Working off the croissants – exploring Fort de Buoux

Perched on a butte high above the Luberon, Fort de Buoux is not for the acrophobic.  It seems France may be one of the last bastions of taking responsibility for your own actions, and guard rails are nowhere to be seen in this 12th century fort.

If you fancy a spot of cardio to work off the croissants and are in the mood for a bit of a scramble (or wanting to wear the kids out!), then this is a worthy detour off the beaten track.  Easily reached from Apt, Fort de Buoux (pronounced byooks, or so I could gather) is a spine tingling trip into the past and an impressive reminder of how resourceful we can be when we want to be.

Even the hike up from the car park will have you breathing a little harder, if not for the steep uphill slog, then for the impressive overhanging cliff.  Seeing the enormous boulders piled up underneath (that looked disturbingly fresh!), it’s hard to feel more than an insignificant speck – the sheer scale of the cliffs in this area are truly incredible and you can understand why they’ve acted as shelter for people for thousands of years.

The overhang, hmm just how long ago did those boulders fall??
Climbing up from the ticket office.



But once past the ticket office (take a peek into the quaint sitting room), the trail gets even more interesting.  Not much more than a rocky path winding up the side of the cliff, it gradually brings you to the top of the butte and your first glance at the fort that was.  A tower still stands guard over the entrance arch to the site and you get a small insight into how impressive the fort must have been.




Wandering over to the very edge of the butte, it was hard not to test out our Aussie bush calls.  A loud “coo-ee” produced the most amazing echo and after quite a bit of practising (and laughter!), we were amused to hear some returning calls coming from farther up the fort!  It seems others couldn’t help but test out the echo as well.  I wonder if bored guardsmen did the same thing 800 years ago.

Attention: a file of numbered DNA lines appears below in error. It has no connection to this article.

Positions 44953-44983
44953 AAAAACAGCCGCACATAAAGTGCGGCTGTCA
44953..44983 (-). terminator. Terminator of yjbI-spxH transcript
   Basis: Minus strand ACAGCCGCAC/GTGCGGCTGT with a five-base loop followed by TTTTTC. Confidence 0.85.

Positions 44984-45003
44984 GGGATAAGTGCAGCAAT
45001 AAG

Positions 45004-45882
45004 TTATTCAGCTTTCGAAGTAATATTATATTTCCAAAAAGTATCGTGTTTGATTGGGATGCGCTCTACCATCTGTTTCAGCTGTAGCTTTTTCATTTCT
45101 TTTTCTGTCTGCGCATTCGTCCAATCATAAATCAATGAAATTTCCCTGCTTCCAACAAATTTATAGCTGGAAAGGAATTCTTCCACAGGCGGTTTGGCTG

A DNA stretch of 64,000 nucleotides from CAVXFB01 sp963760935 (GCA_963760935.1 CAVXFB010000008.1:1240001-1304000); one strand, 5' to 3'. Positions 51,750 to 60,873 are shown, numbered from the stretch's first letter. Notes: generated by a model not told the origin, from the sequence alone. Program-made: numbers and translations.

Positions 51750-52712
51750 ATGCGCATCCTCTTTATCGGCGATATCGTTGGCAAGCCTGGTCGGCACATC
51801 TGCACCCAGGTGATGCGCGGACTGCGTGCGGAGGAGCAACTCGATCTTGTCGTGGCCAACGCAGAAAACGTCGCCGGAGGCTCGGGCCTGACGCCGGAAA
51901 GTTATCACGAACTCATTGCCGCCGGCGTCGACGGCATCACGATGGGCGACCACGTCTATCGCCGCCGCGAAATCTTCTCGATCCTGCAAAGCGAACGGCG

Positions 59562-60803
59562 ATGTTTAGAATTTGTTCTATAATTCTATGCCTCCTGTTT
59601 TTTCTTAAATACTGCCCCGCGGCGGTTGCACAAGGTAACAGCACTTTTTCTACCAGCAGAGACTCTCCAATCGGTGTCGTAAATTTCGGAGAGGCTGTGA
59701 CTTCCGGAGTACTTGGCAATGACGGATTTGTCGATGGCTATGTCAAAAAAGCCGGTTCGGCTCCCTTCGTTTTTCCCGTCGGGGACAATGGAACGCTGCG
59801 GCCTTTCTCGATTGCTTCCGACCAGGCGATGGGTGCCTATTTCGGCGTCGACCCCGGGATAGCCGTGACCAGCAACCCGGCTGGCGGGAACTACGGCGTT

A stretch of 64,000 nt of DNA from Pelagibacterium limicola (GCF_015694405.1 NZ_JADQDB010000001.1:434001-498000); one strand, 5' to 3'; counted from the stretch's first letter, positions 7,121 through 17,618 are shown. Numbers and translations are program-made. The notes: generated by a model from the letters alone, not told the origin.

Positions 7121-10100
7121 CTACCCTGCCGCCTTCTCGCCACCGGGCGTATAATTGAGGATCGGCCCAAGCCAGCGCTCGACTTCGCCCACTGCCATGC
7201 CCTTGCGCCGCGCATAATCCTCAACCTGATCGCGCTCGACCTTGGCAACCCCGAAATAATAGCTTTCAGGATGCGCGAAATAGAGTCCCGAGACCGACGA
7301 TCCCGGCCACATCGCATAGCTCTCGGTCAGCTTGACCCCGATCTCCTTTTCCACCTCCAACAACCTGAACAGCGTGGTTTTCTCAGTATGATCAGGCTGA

Along with the entrance ticket, you receive a guide to the fort and working your way up through the ruins will take you past guardrooms, lavatories, a church, grain stores and various battlements.  Perhaps the most exciting is the Hidden Staircase.  This is one of the 2 ways down from the Fort and there was no way I was going to miss it.

The start of the Hidden Staircase

The initial part was indeed a rocky staircase but then we were lead along the ridge line, ducking under bushes and scrambling amongst rocky slopes and not seeming to get any lower.  And then we reached the staircase.  I’ve never seen such a steep and forbidding staircase.  Each step was about knee high and the climb down certainly left my thighs trembling.  It’s definitely not for the faint hearted but if you don’t mind heights and your knees are in good working order, there’s no reason you couldn’t tackle the staircase – it’s certainly a memorable way to get down!

The Hidden Staircase, not for the faint hearted (or weak kneed!)

If you’re in the area and have an hour or two to spare (in good weather), the Fort is definitely an interesting diversion and will certainly help combat the goats cheese and confit you may have over-indulged in, or is that just me??

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